Fashion Revolution Day

Who made my clothes?Colours threads

This is what Fashion Revolution are asking today. They remind us,

On 24 April 2013, 1133 people were killed and over 2500
were injured when the Rana Plaza factory complex
collapsed in Dhaka, Bangladesh.

Social and environmental catastrophes
in our fashion supply chains continue.

Fashion Revolution says enough is enough.

They ask us to be curious and look at the labels on our clothes. Find out who made your clothes.

And remember to look what you have on your doorstep.

In Edinburgh we have many designers – look at Emily Millichip and 13 Threads and their cutting edge pieces. We have micro manufacturers Kalopsia Collective, supportive shops Concrete Wardrobe and brand ambassadors Scot Street Style. Together they not only make fashion exciting, bespoke and unique but they make it ethical.

Tonight Edinburgh College of Art will stage their 2015 Fashion/Costume/Textiles Show where their next generation of designers are propelled into the spot light. These young designers are hungry, motivated and will hopefully be the people designing and making our clothes in the future.

Do you have an art school near you? Have you been to see the students work? Do you have exciting local brands near you? If so, let us know who they are and what their story is so we can all support them.

And remember, look at your labels.

The Clothes Our Parents Wore

Having recently embarked upon designing my own textiles, I asked Mum and Dad to look through their photo albums and send me any snaps they had of Mum’s dresses in the late 1950’s. Well I wasn’t disappointed. Mum and Dad appeared looking out of the vintage, slightly crushed photos looking massively stylish…and look at the printed textiles.

These photos were all taken before I was born but I clearly remember the colours, designs and even textures of the cloth Mum and Dad both wore while I was growing up. It made me think how we all subliminally influence our children. The designs Mum and Dad chose are imprinted in my mind and have certainly affected my own taste as an adult (interestingly my eldest teenage son has just bought spectacles which are exactly the same as the ones my Dad, his Grand Father, wore in the late 1950’s).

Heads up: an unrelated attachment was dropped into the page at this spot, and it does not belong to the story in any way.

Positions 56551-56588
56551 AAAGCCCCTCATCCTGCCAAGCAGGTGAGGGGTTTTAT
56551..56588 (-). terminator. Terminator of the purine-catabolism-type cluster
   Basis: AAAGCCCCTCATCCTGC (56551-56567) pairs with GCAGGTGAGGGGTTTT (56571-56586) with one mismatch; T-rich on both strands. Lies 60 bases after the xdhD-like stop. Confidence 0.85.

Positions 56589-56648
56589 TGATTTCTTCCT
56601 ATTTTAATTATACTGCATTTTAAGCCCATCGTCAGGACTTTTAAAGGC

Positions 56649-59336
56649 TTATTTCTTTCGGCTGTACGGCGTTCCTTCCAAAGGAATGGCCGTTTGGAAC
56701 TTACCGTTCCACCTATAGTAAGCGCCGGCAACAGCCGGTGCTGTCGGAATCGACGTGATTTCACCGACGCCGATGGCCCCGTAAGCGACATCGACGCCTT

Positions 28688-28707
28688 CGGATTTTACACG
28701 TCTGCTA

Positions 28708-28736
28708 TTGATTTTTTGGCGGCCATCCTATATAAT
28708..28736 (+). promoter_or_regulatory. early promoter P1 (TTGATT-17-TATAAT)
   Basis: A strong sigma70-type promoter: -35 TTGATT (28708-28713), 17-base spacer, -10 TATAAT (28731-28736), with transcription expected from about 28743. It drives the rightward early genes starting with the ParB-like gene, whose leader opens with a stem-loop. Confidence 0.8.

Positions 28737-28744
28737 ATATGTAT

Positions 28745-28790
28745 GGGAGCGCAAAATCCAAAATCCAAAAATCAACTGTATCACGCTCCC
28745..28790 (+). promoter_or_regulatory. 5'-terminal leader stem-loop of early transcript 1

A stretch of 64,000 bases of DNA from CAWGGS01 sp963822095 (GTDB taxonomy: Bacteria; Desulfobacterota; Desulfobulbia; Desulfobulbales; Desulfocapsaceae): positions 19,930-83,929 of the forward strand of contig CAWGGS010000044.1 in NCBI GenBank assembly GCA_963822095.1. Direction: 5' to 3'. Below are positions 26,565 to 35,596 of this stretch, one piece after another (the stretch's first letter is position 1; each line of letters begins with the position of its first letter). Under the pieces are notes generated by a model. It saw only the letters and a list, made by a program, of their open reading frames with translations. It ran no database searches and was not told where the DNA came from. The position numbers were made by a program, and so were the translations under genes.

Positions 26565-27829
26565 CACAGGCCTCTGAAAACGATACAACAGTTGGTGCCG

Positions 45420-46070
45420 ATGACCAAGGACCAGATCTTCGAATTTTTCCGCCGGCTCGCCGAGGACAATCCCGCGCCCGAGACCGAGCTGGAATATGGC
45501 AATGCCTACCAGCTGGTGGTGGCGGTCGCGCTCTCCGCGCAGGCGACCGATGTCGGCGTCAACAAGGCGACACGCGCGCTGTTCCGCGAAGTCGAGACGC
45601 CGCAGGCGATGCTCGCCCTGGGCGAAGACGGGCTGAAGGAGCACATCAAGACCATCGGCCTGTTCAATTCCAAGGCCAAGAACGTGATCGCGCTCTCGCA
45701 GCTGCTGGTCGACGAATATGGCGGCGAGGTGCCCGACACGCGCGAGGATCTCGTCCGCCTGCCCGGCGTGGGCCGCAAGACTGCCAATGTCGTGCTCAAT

How clearly I remember interior textiles that surrounded me too. The curtains that hung in our houses tended to be flat blocks of colour in varying but simplistic shapes, something I still crave and indeed base my own designs around. They favoured Danish furniture, something I do too. And then I started thinking a bit harder about my childhood interior and I remember a cylindrical copper suspension lamp shade that Dad (who is a scientist, not a designer) made for the dining room – all before Tom Dixon was even born!

The 1950’s and 1960’s were of course extremely creative decades where people had the confidence to experiment, customise and have fun with clothes and interiors. A time before the dominant big huge brands  that many seem to crave now. However, a wave of bespoke and individual designers which have global platforms like etsy and t.v programmes such as The Great British Sewing Bee have shown the public a glimpse of how much talent is out their and believe me, if you have any spare time, surf through etsy and be prepared to be amazed.

Do you remember the textiles your parents wore? If so, do you think they have influenced your choices as an adult?